Properly stored opened canned salmon will keep for 3 to 4 days in the refrigerator. Discard any remaining canned salmon after that time. Reheating leftovers is recommended.

Does Cooking Salmon Kill Bacteria?

Proper cooking is necessary to destroy any potential foodborne pathogens like salmonella present in raw salmon.

According to food safety experts, salmon should be cooked to an internal temperature of at least 145°F (63°C). At this heat, bacteria and viruses cannot survive.

It’s best to cook fish to a safe recommended temperature rather than by appearance and flakiness, which can be misleading. Use a tip-sensitive food thermometer to check for doneness.

Remember that normal refrigeration does not kill existing bacteria — it only slows their growth. Thorough cooking is required to eliminate microscopic pathogens.

Can You Eat Pink Salmon?

It’s perfectly safe to eat salmon with a slightly translucent pink center. This means the interior proteins have denatured but there are still moist areas with color.

As long as the thickest portion has reached 145°F (63°C) for at least 15 seconds, your salmon is fully cooked and safe to eat. A pinkish tinge is normal with thick cuts of salmon.

However, if the fish still has large translucent areas after cooking, it may be underdone. Salmon flesh should turn opaque white when fully cooked through.

How Long Is Sushi Salmon Good For?

Sushi and sashimi must be prepared with incredibly fresh, raw salmon. Sushi fish is typically flash-frozen shortly after catching to kill parasites.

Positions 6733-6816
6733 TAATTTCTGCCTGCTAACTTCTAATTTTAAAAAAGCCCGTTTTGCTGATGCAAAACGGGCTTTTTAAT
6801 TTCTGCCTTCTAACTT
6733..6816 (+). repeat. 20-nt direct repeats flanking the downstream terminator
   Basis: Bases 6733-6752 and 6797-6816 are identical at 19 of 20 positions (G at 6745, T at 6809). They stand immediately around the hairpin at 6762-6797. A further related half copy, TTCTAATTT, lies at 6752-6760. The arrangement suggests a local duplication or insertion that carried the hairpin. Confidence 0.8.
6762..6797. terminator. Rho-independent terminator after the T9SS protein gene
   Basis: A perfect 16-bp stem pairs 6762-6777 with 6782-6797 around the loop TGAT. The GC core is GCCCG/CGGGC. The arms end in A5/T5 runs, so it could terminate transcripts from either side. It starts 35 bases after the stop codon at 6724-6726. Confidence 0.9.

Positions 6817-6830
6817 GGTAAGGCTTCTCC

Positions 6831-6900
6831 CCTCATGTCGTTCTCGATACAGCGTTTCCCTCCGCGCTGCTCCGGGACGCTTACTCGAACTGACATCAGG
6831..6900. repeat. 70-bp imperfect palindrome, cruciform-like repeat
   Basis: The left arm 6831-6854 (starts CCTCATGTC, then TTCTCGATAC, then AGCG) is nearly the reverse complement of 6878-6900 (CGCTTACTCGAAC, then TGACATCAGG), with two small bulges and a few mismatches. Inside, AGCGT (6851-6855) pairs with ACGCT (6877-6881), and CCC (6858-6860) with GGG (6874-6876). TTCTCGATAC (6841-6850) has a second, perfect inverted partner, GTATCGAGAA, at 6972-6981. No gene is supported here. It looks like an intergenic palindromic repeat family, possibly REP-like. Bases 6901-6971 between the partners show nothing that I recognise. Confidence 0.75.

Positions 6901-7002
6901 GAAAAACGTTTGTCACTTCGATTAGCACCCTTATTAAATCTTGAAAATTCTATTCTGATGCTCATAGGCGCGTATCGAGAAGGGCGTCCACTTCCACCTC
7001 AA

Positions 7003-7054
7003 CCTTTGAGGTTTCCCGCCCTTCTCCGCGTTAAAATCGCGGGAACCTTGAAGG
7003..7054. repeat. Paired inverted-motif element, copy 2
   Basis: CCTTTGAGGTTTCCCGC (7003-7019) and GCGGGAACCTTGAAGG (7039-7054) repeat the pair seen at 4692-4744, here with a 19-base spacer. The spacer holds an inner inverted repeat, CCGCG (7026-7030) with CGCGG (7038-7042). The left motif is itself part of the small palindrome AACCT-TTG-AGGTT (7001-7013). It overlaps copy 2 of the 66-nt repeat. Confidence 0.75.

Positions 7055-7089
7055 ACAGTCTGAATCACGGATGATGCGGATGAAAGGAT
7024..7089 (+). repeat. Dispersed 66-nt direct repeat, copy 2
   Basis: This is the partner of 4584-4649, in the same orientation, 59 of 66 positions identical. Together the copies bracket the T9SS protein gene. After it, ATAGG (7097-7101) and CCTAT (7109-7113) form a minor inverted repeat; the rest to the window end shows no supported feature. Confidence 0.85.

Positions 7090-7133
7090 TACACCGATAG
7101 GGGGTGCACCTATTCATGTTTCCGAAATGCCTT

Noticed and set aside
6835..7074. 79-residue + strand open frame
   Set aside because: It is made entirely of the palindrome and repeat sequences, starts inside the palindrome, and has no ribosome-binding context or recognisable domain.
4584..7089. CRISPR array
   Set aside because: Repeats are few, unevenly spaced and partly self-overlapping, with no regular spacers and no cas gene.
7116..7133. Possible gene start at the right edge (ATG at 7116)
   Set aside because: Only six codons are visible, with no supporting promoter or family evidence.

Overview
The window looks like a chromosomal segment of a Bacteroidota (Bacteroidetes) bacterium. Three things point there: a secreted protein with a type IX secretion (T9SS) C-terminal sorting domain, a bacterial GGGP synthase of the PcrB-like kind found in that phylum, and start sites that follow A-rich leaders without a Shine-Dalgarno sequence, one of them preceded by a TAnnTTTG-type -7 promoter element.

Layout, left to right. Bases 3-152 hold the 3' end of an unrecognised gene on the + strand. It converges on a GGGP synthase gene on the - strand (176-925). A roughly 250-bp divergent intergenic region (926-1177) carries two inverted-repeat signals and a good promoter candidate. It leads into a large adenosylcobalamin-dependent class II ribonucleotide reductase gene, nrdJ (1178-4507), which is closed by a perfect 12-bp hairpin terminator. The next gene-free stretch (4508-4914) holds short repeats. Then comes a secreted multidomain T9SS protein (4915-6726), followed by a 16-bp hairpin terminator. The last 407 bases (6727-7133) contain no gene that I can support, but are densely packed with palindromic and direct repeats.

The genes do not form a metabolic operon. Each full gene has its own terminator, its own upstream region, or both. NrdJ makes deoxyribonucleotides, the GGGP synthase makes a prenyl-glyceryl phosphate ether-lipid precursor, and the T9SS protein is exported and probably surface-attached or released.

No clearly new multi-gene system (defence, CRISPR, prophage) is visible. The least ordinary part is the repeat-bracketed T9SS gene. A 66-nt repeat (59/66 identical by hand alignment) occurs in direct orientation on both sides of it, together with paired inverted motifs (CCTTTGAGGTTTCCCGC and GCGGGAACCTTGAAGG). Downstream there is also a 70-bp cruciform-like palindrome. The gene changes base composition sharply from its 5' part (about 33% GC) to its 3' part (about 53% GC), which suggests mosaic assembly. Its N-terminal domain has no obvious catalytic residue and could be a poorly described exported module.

Once thawed, sushi salmon is kept chilled but not refrozen. It’s usually consumed within 24 hours due to the highly perishable nature of raw seafood.

Sushi restaurants go through their fresh fish inventory very quickly. Any remaining sushi salmon should be discarded daily.

As a rule, only eat raw salmon/sushi from reputable restaurants, not sitting for longer than a day post-thaw.


  • Fresh salmon lasts 3 to 4 days in the fridge after purchasing.
  • Don’t eat salmon that’s been refrigerated for more than 5 days.
  • Signs of spoiled salmon include an unpleasant odor, mushy texture, dull color and sliminess.
  • Eat cooked leftover salmon within 3 to 4 days and toss after that.
  • Freezing extends the shelf life for 2 to 3 months when frozen properly at 0°F (-18°C).
  • Smoked salmon keeps for 5 to 7 days refrigerated. Canned salmon keeps for 3 to 5 years.
  • Cook salmon thoroughly to an internal temperature of 145°F (63°C) to kill bacteria.
  • When in doubt, remember the old adage “If it smells bad, don’t eat it!”

The Bottom Line

Salmon that has been continuously refrigerated is safe to eat up to 4–5 days after purchasing. However, it’s best quality within just 2-3 days.

Signs of spoiled salmon include an unpleasant odor, sticky or mushy flesh, dull color, and unappealing appearance. Always discard salmon with an off smell or appearance.

For optimal safety and quality, store salmon in the coldest part of your refrigerator. Use within a few days and don’t leave sitting out for more than 1–2 hours. Following proper handling and cooking guidelines will help prevent foodborne illness.